When you’ve filed a workers’ comp claim, it’s common to not have experience with some of the specialized vocabulary and legal terms used. While your HammondTownsend attorney and paralegal can help you, you can also look them up using this guide. View the blog post People Involved in a Workers’ Comp Case for more information about individuals you may interact with.
Alternative Dispute Resolution: An alternative to the traditional workers’ compensation process, where a mediator will work with you and your attorney and the workers’ compensation insurance company to come to an agreement without going through the hearing process.
Benefits: The money you are entitled to after you have been injured or made sick by your job. The benefits might include medical care and money towards lost wages. Your workers’ comp claim is filed so you can get the benefits you are owed.
Deposition: A formal legal event where you answer questions under oath and your answers are recorded.
Evidentiary Hearing: A formal meeting where both sides in a workers’ compensation claim give information in front of a Deputy Commissioner. The Deputy Commissioner acts as a judge and provides a written ruling a few weeks after the evidentiary hearing.
Light duty: Restrictions on the type of work you are allowed to do while you are healing from your injury. Light duty restrictions are put into place by your doctor and stay as long as your doctor says they need to stay.
Occupational disease: A disease that comes directly from the job that you are doing or have done, and is not something that you could have been exposed to outside of the job.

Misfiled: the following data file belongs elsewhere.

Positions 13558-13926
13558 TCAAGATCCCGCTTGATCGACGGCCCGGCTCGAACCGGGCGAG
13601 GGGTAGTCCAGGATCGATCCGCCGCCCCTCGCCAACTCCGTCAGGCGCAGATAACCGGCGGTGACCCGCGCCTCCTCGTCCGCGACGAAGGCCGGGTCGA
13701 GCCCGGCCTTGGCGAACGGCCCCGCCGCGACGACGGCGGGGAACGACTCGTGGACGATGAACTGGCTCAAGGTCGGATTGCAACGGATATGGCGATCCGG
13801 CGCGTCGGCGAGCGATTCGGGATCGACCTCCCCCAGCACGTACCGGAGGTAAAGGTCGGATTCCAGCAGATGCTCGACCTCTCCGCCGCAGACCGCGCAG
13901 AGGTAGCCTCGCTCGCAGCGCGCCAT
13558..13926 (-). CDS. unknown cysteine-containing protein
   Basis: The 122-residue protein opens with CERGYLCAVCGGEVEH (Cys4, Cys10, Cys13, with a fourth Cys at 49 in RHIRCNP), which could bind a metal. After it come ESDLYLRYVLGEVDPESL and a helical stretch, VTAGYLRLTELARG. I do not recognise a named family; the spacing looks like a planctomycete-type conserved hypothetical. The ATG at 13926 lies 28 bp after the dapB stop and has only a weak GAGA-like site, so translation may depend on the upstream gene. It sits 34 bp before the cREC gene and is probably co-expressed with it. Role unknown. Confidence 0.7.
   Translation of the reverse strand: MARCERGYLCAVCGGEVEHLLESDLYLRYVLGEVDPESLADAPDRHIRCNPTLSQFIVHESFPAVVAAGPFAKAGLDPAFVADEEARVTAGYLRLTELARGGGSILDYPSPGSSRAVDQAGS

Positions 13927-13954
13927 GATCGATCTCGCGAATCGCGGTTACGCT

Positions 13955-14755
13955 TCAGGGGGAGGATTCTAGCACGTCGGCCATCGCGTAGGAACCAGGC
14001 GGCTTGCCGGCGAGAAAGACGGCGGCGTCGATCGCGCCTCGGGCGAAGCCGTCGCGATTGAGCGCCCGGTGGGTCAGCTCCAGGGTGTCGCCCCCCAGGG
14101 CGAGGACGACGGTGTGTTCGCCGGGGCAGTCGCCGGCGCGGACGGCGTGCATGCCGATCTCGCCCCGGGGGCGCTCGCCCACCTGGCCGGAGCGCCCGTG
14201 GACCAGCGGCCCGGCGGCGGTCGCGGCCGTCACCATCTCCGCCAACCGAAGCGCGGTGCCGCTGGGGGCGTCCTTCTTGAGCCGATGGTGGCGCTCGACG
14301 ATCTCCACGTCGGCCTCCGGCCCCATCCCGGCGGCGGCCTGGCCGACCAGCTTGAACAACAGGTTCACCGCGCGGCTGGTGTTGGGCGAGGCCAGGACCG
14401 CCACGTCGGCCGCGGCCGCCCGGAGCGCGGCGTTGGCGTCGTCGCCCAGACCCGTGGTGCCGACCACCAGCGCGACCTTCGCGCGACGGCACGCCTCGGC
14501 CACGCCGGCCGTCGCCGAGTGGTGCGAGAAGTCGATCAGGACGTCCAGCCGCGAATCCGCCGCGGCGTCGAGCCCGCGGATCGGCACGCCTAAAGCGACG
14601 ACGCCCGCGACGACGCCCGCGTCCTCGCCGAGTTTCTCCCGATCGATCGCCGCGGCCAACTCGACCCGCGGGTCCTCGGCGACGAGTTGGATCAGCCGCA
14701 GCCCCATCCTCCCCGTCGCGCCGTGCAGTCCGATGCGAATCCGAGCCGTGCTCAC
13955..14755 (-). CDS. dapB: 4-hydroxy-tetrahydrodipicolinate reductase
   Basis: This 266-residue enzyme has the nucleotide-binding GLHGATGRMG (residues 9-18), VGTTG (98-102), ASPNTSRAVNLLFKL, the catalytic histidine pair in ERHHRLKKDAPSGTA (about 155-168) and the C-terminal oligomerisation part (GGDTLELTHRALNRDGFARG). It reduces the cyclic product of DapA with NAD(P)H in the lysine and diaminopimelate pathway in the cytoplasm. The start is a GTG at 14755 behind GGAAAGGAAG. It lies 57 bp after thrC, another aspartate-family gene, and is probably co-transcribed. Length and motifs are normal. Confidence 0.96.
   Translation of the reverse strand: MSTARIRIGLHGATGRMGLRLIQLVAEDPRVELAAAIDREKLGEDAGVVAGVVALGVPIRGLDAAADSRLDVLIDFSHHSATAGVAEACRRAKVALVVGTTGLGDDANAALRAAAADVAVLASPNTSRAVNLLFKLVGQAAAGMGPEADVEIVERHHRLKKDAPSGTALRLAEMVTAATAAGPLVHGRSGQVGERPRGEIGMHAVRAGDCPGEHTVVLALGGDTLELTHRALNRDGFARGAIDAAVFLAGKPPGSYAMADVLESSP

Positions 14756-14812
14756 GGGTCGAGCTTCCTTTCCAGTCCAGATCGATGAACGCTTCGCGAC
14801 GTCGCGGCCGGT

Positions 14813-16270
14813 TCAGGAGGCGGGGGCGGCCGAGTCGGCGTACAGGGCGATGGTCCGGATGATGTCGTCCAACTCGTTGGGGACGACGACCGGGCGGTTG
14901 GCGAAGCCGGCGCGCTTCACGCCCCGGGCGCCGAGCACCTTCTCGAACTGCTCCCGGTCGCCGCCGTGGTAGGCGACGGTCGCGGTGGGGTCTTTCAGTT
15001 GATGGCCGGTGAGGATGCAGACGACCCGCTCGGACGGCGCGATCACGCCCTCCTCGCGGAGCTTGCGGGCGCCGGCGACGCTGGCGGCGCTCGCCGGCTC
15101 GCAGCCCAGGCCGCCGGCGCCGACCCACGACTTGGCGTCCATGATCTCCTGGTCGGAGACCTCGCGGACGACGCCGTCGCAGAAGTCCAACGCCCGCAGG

OSHA: The Occupational Health and Safety Administration, the federal agency responsible for standards of health and safety in the workplace. The agency creates and enforces rules for worker safety and has training and educational seminars to help businesses follow them.
Virginia Workers’ Compensation Commission: The Virginia state agency responsible for managing the state’s workers’ compensation program, including coordinating claims, making rulings on claims, and otherwise making the worker’s compensation program function.
Vocational Rehabilitation: Job searching and job retraining help you may receive after you have been injured at work; often occurring when you have been placed on light duty restrictions and cannot do your regular job.
Workers’ compensation insurance: Legally-required insurance purchased by a business to provide care and benefits to the business’s workers if they are injured or made ill by their job, as decided by the Virginia Workers’ Compensation Commission. Most employees in Virginia are covered by workers’ compensation insurance.